Prank as high art

I'm not a great fan of the practical joke, but many years ago I took part in a prank that took the form onto a whole new plane. The ceremony I am about to describe happened when I was at university - I took part as a member of the choir. The whole thing was an elaborate practical joke, taking months of planning. It was called The Immersion of the High Professor.

Kings Parade in Cambridge was closed to traffic and a procession of hundreds, all in academic garb, ambled (we were instructed not to be formal) down it, through Trinity College and onto the backs. Here the High Professor was presented and stripped down to his underwear behind a curtain of cloaks. The choir chanted a Latin responsary, of which I can still remember this couplet: "In combinationibus stat." (He stands in his combinations.) "Sancta Michaelis designatus est." (Labelled 'St Michael's'.)

The High Professor was then slapped across the face with a fish (according to the handout for the crowd, this was introduced a few hundred years ago, but no one knew why). Finally he was rowed off down the river while the choir sang Superflumina Babyloniis.

According to the handout, this ceremony celebrated the actions of a medieval professor who drowned bathing in the Cam while attempting to set an example of cleanliness to his students. He died at age 68 (I can't remember the exact number, but it was about this) and now the ceremony is enacted every 68 years.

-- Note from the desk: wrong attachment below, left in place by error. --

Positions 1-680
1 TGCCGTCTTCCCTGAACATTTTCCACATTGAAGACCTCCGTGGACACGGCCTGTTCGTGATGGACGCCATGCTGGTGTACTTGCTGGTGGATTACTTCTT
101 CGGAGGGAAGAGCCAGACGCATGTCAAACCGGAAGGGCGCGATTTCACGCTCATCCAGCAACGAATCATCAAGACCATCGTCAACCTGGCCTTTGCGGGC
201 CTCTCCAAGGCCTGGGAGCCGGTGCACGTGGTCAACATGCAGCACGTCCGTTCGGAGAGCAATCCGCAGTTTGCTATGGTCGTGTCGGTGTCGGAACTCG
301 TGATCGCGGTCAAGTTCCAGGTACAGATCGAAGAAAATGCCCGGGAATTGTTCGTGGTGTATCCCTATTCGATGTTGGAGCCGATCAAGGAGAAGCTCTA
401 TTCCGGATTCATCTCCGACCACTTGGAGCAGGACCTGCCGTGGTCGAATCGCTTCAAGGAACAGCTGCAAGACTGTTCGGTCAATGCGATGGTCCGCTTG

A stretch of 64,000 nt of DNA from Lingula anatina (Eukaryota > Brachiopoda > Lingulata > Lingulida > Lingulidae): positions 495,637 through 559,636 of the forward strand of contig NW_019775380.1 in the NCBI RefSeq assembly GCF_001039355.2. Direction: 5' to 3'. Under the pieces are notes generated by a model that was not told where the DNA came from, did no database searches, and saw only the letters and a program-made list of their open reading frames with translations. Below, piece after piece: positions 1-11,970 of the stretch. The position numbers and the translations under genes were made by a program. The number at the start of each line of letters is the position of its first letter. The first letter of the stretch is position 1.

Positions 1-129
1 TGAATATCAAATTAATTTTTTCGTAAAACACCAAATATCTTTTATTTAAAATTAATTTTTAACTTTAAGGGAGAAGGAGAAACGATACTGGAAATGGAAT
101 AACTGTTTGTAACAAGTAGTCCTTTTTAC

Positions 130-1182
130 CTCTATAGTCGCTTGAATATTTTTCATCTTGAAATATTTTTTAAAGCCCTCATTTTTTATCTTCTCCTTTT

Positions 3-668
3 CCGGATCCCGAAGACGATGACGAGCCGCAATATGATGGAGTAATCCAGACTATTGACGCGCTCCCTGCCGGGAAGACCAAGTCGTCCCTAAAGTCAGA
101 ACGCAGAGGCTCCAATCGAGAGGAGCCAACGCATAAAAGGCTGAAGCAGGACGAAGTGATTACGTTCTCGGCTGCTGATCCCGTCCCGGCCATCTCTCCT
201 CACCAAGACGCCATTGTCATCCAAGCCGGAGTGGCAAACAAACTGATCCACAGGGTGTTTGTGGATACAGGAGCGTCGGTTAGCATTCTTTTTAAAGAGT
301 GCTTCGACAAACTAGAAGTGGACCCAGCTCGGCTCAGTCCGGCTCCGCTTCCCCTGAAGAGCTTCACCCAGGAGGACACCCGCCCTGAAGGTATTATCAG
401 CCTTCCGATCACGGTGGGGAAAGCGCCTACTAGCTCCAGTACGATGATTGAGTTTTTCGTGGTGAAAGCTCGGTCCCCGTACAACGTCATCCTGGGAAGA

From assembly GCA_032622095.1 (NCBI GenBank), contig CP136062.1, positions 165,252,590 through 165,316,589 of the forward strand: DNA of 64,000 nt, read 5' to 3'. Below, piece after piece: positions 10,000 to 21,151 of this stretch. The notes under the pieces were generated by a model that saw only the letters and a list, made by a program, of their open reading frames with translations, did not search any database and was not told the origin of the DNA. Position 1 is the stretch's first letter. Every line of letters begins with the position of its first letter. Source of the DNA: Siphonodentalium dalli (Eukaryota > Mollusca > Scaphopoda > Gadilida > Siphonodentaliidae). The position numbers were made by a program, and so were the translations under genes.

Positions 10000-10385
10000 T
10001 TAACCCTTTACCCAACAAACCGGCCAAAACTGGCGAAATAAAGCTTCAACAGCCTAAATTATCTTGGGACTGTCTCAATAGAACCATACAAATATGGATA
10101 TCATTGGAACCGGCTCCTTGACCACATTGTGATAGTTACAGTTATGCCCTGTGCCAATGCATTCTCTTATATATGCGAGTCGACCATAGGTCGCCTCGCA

This was all undertaken with the assistance of the police, Trinity College etc. The best bit of all came about 10 years later, at least 100 miles from Cambridge, when we had some people we hadn't seen for ages round for dinner, and one of them told the story of this amazing cermony he had seen while visiting Cambridge as a tourist - he had been one of the huge audience that assumed it was for real.


  1. just discovered your post (thanks Google!) when relating this incident to my son. If the event you describe took place in '74 '75 or 76 I was there too! The Professor who played along was Donald MacKinnon, then Norris Hulse Prof. of Divinity. His Wikipedia entry, unaccountably makes no mention of the episode...

  2. Thanks, Tony. Yes, it was either 74 or 75. Nice to know who the professor in question was!


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